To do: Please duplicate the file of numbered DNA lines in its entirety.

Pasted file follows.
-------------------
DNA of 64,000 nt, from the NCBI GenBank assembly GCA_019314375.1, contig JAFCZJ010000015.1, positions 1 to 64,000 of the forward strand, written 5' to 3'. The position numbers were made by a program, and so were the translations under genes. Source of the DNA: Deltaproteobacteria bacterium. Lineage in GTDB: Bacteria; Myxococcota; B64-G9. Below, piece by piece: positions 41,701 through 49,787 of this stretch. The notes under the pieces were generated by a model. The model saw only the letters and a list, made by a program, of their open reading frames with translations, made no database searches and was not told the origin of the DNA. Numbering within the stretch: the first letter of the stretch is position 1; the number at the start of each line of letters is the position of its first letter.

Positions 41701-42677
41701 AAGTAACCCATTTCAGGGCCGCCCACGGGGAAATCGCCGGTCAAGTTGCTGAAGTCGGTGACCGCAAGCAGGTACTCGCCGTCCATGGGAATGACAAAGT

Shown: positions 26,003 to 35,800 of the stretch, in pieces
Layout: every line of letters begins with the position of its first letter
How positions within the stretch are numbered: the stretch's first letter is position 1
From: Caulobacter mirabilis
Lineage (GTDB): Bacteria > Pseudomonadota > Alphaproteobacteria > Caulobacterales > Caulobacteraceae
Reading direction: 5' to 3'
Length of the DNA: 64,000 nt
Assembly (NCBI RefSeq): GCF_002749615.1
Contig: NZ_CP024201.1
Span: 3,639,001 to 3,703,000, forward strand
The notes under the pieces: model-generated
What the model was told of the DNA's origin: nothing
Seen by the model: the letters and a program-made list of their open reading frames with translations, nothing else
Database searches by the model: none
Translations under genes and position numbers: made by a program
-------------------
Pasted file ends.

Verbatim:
DNA of 64,000 nt, from the NCBI GenBank assembly GCA_019314375.1, contig JAFCZJ010000015.1, positions 1 to 64,000 of the forward strand, written 5' to 3'. The position numbers were made by a program, and so were the translations under genes. Source of the DNA: Deltaproteobacteria bacterium. Lineage in GTDB: Bacteria; Myxococcota; B64-G9. Below, piece by piece: positions 41,701 through 49,787 of this stretch. The notes under the pieces were generated by a model. The model saw only the letters and a list, made by a program, of their open reading frames with translations, made no database searches and was not told the origin of the DNA. Numbering within the stretch: the first letter of the stretch is position 1; the number at the start of each line of letters is the position of its first letter.

Positions 41701-42677
41701 AAGTAACCCATTTCAGGGCCGCCCACGGGGAAATCGCCGGTCAAGTTGCTGAAGTCGGTGACCGCAAGCAGGTACTCGCCGTCCATGGGAATGACAAAGT

Shown: positions 26,003 to 35,800 of the stretch, in pieces
Layout: every line of letters begins with the position of its first letter
How positions within the stretch are numbered: the stretch's first letter is position 1
From: Caulobacter mirabilis
Lineage (GTDB): Bacteria > Pseudomonadota > Alphaproteobacteria > Caulobacterales > Caulobacteraceae
Reading direction: 5' to 3'
Length of the DNA: 64,000 nt
Assembly (NCBI RefSeq): GCF_002749615.1
Contig: NZ_CP024201.1
Span: 3,639,001 to 3,703,000, forward strand
The notes under the pieces: model-generated
What the model was told of the DNA's origin: nothing
Seen by the model: the letters and a program-made list of their open reading frames with translations, nothing else
Database searches by the model: none
Translations under genes and position numbers: made by a program